HeLa cells grown on 20×20 mm glass coverslips were fixed with 4% formaldehyde in PBS[−] for 15 minutes at 4°C except in experiments shown in Fig. 4 and Fig. 8C, where the TCA fixation method by Hayashi et al. (Hayashi et al., 1999) was used. Fixed cells were washed with PBS-Tx (0.1% Triton X-100 in PBS[−]) several times. After blocking in PBS-Tx containing 1% bovine serum albumin (PBS-Tx-BSA) for 1 hour at room temperature, immunocytochemistry was performed with following antibodies and fluorescence reagents. The primary antibodies used were rabbit polyclonal anti-Citron antibody (Madaule et al., 1998), rabbit polyclonal anti-Nedd 5 antibody (Kinoshita et al., 1997), mouse monoclonal anti-β-tubulin antibody (clone TUB 2.1, Sigma), mouse monoclonal anti-c-Myc antibody (9E10, Santa Cruz), rabbit polyclonal anti-c-Myc antibody (A-14, Santa Cruz), rabbit polyclonal anti-FLAG antibody (D8, Santa Cruz), mouse monoclonal anti-RhoA antibody (26C4, Santa Cruz) and rabbit polyclonal anti-RhoA antibody (119, Santa Cruz). The primary antibodies were added at 1:200 dilution in PBS-Tx-BSA and incubation was carried out at room temperature for 45 minutes. The cells were then washed with PBS-Tx several times, and incubated with Texas Red-X phalloidin (Molecular Probes), TOPRO3 (Molecular Probes) or 4,6-diamidino-2-phenylindole (DAPI) (Molecular Probes), and/or with following secondary antibodies; FITC-conjugated donkey anti-mouse IgG (Jackson Immuno Research), Texas Red-conjugated donkey anti-mouse IgG (Jackson Immuno Research), Cy5-conjugated donkey anti-mouse IgG (Jackson Immuno Research), FITC-conjugated donkey anti-rabbit IgG (Jackson Immuno Research), Texas Red-conjugated donkey anti-rabbit IgG (Jackson Immuno Research) and Cy5-conjugated donkey anti-rabbit IgG (Jackson Immuno Research). For blocking anti-Citron antibody, His-tagged antigenic Citron peptide (amino acid residues 674-870 of Citron-N) was prepared as described previously (Madaule et al., 1995) and added at 1 μg/ml to the incubation with anti-Citron antibody. Fluorescence images were acquired by an MRC 1024 laser-scanning confocal microscope imaging system (Bio-Rad) equipped with a Zeiss Axiovert 100TV microscope.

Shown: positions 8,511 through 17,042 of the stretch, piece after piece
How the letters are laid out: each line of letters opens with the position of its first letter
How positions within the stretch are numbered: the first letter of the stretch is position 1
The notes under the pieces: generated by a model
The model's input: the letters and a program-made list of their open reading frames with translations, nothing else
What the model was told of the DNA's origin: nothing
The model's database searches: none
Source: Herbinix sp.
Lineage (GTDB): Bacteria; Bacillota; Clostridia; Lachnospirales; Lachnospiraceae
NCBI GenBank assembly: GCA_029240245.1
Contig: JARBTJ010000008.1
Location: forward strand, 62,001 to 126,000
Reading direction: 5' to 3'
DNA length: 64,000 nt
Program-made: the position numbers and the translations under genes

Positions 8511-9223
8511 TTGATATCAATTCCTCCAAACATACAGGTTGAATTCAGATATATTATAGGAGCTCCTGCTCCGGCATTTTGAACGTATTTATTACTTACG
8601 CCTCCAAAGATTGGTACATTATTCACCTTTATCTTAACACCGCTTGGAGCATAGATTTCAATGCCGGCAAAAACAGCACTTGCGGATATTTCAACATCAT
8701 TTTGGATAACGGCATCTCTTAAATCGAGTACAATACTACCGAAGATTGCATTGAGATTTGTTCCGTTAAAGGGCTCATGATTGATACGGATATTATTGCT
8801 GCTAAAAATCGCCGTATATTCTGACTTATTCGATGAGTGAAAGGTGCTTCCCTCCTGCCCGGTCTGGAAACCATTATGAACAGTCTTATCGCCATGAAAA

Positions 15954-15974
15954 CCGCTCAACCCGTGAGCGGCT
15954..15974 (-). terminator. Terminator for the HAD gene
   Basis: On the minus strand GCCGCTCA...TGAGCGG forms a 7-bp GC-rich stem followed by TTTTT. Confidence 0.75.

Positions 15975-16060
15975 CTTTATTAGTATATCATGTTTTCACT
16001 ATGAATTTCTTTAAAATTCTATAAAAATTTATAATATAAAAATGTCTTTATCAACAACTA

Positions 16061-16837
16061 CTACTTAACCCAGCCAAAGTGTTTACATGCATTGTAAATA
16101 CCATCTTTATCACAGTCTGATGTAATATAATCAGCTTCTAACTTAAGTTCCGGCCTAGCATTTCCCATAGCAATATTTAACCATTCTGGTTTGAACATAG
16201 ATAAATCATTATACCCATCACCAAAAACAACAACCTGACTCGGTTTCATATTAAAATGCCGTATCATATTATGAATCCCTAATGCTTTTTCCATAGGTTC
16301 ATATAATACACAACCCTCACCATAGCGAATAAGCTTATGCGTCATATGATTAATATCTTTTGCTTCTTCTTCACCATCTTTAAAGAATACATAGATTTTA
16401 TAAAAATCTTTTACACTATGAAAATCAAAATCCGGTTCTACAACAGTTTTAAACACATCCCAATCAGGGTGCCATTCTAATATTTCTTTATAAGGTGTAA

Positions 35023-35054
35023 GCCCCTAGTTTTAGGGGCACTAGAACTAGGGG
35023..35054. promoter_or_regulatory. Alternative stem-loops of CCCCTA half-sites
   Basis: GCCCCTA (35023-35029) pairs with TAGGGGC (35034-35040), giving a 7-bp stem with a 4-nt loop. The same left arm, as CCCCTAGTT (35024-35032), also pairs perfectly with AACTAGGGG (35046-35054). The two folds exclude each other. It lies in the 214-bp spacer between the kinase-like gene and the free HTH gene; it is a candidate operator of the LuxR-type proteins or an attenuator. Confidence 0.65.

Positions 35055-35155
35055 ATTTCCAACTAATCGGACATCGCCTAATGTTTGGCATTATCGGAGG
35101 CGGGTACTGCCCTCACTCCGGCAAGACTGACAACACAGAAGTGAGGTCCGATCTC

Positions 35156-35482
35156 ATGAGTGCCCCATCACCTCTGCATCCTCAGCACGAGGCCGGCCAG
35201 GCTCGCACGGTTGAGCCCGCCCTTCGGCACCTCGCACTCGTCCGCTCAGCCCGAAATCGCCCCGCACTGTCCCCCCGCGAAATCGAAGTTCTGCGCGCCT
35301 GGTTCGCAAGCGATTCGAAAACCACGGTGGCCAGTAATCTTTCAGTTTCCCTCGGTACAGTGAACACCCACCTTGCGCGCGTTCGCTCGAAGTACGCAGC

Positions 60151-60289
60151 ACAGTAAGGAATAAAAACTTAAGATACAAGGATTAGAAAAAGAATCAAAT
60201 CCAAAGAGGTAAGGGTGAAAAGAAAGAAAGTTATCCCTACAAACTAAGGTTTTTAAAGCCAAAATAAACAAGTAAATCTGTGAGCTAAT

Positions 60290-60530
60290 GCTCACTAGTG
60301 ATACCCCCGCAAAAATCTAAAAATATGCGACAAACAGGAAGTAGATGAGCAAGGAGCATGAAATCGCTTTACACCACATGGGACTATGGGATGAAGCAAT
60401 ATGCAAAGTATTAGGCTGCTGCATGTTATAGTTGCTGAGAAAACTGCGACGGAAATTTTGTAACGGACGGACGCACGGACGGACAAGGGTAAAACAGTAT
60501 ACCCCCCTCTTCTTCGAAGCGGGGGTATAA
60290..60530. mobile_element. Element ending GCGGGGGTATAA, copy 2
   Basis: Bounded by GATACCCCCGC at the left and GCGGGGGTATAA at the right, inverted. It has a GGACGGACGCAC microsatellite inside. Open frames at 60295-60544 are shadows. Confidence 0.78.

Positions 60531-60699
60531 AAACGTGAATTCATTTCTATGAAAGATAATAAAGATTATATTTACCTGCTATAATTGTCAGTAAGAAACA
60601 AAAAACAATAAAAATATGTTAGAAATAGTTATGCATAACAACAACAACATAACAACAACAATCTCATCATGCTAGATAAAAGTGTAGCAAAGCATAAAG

Phase-contrast and electron microscopy

HeLa cells expressing GFP-Citron-K were identified on CELLocate coverslips (Eppendorf) using an Olympus IX70 fluorescence microscope equipped with a cooled CCD camera (SenSys 0400, 768X512 pixels; Photometrics) and their phase-contrast and fluorescence images were recorded together with their location information. Cells were then fixed with 2.5% glutaraldehyde, 0.2% tannic acid and 0.05% saponin in 0.1M cacodylate buffer, pH 7.4, for 1 hour at room temperature. After washing with 0.1 M cacodylate buffer (pH 7.4) three times (5 minutes each), cells were postfixed with ice-cold 1% OsO4 in the same buffer for 45 minutes. The samples were rinsed with distilled water, stained with 0.5% aqueous uranyl acetate for 2 hours at room temperature, dehydrated with ethanol and embedded in Epon 812. Prior to ultra-thin sectioning, the CELLocate coverslip was detached from the Epon block. The location information of the coverslip was transferred onto the surface of the block, which enabled the identification of the GFP-Citron-K-expressing cells based on the recorded images. Ultra-thin sections of the GFP-Citron-K-expressing cells were cut, doubly stained with uranyl acetate and lead citrate and viewed with a JEM 1010 transmission electron microscope (JEOL).